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This is a problem from ISI MStat 2018 PSA Problem 7 based on Continuity.

Let \(f\) be a function defined from \( (0, \infty)\) to \(\mathbb{R}\) such that

\( \lim _{x \rightarrow \infty} f(x)=1\) and \( f(x+1)=f(x)\) for all x

Then \(f\) is

- (A) continuous and bounded.
- (B) continuous but not necessarily bounded.
- (C) bounded but not necessarily continuous.
- (D) neither necessarily continuous nor necessarily bounded.

Epsilon-Delta definition of limit

Continuity

Bounded function

But try the problem first...

Answer: is (A)

Source

Suggested Reading

ISI MStat 2018 PSA Problem 7

Introduction to Real Analysis by Bertle Sherbert

First hint

Try to use the epsilon-delta definition of limit and the property that \( f(x+1)=f(x)\) for all x.

Second Hint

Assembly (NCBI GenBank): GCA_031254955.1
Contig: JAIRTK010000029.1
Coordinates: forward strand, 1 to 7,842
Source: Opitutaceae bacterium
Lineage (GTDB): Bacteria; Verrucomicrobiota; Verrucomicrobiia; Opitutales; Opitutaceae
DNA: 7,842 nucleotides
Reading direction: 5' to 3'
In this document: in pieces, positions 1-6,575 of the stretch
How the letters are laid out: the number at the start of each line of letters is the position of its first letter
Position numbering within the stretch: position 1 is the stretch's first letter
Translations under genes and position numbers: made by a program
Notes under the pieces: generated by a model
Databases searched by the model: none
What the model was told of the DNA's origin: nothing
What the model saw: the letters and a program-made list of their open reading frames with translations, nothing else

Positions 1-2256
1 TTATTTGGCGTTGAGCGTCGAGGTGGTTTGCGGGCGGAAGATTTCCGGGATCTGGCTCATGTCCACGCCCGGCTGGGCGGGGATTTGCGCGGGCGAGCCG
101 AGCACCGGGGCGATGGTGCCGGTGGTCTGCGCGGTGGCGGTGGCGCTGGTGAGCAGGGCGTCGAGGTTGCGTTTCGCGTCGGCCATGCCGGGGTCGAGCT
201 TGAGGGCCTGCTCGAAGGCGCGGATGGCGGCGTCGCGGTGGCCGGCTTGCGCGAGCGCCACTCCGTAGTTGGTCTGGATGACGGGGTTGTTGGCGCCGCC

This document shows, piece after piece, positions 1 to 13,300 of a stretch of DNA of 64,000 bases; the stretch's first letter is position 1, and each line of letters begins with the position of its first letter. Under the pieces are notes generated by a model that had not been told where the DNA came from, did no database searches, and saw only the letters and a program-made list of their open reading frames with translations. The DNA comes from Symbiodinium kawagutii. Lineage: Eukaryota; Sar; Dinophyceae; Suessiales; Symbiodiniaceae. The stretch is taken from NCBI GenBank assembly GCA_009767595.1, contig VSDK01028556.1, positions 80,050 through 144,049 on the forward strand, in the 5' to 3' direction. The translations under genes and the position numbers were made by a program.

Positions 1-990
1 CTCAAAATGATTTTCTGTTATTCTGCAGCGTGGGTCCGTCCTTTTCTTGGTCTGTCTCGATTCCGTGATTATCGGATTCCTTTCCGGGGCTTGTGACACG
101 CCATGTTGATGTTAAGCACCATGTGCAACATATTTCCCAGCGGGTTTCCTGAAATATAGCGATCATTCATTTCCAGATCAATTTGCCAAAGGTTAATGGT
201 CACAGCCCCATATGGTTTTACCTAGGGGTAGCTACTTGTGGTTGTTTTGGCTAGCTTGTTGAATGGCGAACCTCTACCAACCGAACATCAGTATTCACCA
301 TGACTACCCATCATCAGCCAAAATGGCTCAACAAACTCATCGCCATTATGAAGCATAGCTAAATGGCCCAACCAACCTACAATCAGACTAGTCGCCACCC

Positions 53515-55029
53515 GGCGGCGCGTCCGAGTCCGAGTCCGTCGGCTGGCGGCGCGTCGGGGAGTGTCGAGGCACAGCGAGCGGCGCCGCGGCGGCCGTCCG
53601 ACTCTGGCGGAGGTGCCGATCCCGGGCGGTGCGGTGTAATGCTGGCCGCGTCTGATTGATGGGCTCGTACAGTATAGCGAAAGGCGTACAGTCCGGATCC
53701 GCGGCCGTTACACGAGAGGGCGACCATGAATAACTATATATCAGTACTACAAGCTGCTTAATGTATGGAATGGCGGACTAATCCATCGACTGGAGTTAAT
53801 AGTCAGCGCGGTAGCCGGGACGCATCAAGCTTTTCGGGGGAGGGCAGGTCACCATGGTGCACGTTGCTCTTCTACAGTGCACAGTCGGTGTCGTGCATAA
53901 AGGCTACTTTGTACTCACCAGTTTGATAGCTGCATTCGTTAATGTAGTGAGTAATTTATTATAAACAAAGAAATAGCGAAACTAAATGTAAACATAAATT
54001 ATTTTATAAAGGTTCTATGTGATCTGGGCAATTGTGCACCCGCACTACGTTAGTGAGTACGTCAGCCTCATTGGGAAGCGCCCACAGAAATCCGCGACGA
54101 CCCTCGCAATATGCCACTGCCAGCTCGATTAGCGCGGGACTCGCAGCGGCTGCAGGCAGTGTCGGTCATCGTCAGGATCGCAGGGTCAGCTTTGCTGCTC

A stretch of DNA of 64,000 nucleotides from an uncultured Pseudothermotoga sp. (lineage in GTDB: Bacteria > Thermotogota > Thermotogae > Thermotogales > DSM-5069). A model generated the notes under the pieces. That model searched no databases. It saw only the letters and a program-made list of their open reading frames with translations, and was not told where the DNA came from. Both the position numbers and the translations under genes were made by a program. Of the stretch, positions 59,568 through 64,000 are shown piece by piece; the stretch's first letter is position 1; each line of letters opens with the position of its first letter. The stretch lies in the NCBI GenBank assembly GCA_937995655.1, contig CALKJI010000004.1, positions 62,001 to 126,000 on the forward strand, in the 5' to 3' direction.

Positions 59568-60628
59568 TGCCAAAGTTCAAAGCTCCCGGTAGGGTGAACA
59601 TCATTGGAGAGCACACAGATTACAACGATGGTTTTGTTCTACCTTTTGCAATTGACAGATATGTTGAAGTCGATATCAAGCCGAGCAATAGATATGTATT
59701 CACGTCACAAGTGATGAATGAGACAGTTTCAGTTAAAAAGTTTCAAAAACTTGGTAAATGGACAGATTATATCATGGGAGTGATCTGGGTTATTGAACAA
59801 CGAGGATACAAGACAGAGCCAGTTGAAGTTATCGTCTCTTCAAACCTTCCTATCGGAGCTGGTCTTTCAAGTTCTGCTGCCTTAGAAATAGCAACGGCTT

\( \lim_{x \to \infty} f(x) = 1 \) \( \Rightarrow \exists M > 0\) such that \( x > M \Rightarrow \) \( |f(x) - 1| < \epsilon\). Now \(f(x) = f(x+1)\) for all \( x \in \mathbb{R} \Rightarrow f(x) = f(x+n)\) for every \(n \in \mathbb{Z}\).

Let's try to use this .

Final Step

Given any \(y \in \mathbb{R}\) we can select a suitable \(n \in \mathbb{Z}\) such that \(y+n > M\). Then \(|f(y+n) - 1| < \epsilon\). But \(f(y+n) = f(y)\). Hence , \(|f(y) - 1| < \epsilon\). Hence , for all \(y \in \mathbb{R},\) we have \(|f(y) - 1| < \epsilon\). Since , \( \epsilon > 0\) is arbitrary , we must have \(f(y) = 1\) for all \(y \in \mathbb{R}.\)

So \(f\) is continuous and bounded

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